The Dow industrials closed lower for a sixth day Thursday on fears that credit markets may break down and hurt the economy and profits, but a remarkable late-day surge almost brought them back into the black.

The Dow Jones industrial average declined 15.69 points, or 0.12 percent, to 12,845.78. But the Standard & Poor's 500 Index was up 4.57 points, or 0.32 percent, at 1,411.27. The Nasdaq Composite Index was down 7.76 points, or 0.32 percent, at 2,451.07.

The blue chips recovered 300 points in the last 45 minutes of the day, and the broader benchmark S&P 500 clawed back into positive territory to finish up on the strength of a rebound in beaten-down bank and brokerage stocks.

Earlier, investor confidence had taken a blow from Countrywide Financial Corp. (CFC). The biggest U.S. mortgage lender said it had to draw down an entire $11.5 billion bank credit line after it was essentially shut out of other credit markets.

For the first time in the month-long slump, the companies bearing the brunt of the losses were those most sensitive to a potential downturn in economy, such as oil company Exxon Mobil (XOM) and industrial conglomerate Caterpillar (CAT) .

"I think the Countrywide news going into the day reinforced the fact that credit problems haven't run their course. The 'all's clear' bell hasn't been rung." said Eric Kuby, chief investment officer at North Star Investment Management Corp., in Chicago.

The Chicago Board Options Exchange Volatility Index briefly jumped intraday to 37.50, nearly a five-year high, on Thursday, indicating mounting uncertainty among investors on the direction of the stock market heading into August options expiration.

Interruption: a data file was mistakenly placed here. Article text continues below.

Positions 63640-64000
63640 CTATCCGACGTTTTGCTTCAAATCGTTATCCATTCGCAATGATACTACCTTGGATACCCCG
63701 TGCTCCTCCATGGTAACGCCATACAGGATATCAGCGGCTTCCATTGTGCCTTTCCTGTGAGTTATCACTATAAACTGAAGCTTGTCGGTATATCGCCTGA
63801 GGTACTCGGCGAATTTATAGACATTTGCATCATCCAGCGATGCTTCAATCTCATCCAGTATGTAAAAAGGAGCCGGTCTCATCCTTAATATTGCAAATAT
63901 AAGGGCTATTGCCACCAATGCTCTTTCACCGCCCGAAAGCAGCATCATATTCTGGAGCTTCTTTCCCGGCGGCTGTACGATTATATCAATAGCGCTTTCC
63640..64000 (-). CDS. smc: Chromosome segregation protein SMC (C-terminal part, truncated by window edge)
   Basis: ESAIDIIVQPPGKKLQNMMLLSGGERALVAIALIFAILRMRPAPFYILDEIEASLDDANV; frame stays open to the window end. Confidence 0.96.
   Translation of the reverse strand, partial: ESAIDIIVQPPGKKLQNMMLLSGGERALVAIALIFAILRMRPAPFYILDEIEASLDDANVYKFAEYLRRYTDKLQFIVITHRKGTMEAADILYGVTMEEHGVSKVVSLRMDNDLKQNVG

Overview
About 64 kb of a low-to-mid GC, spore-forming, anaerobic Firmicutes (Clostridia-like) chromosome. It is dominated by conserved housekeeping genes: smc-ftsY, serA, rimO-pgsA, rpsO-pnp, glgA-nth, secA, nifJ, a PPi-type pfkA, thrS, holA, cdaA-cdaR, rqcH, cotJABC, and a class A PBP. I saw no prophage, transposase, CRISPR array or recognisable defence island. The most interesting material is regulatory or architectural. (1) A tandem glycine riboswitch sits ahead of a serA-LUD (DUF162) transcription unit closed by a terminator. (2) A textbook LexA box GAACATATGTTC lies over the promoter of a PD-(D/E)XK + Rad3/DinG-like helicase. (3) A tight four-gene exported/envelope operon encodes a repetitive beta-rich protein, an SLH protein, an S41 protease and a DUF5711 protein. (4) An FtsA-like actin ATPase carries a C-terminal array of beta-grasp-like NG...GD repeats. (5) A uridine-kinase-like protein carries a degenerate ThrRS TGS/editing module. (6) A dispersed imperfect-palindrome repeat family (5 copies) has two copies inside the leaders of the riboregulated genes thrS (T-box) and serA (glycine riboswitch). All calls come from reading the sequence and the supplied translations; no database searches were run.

That uncertainty was a fertile breeding ground for all kinds of rumors — from chatter the Federal Reserve would cut rates to talk that Warren Buffett was about to snap up financial shares.

Financial shares' gains were helped by optimism that regulators may allow Fannie Mae and Freddie Mac , the two biggest U.S. mortgage funding companies, play a bigger role in steadying the ailing industry.

"I think many of the financials are oversold.You're starting to probably get some investors who are taking a longer-term viewpoint and looking for stocks that have gotten beaten up," said Michael Sheldon, chief market strategist at Spencer Clarke in New York.

An S&P index of financial shares rose 3.5 percent.

Trading was extremely heavy on the NYSE, with about 3 billion shares changing hands, well above last year's estimated daily average of 1.84 billion, while on Nasdaq, about 3.3 billion shares traded, substantially above last year's daily average of 2.02 billion.

Declining stocks outnumbered advancing ones by a ratio of about 8 to 5 on the NYSE and by 5 to 4 on Nasdaq.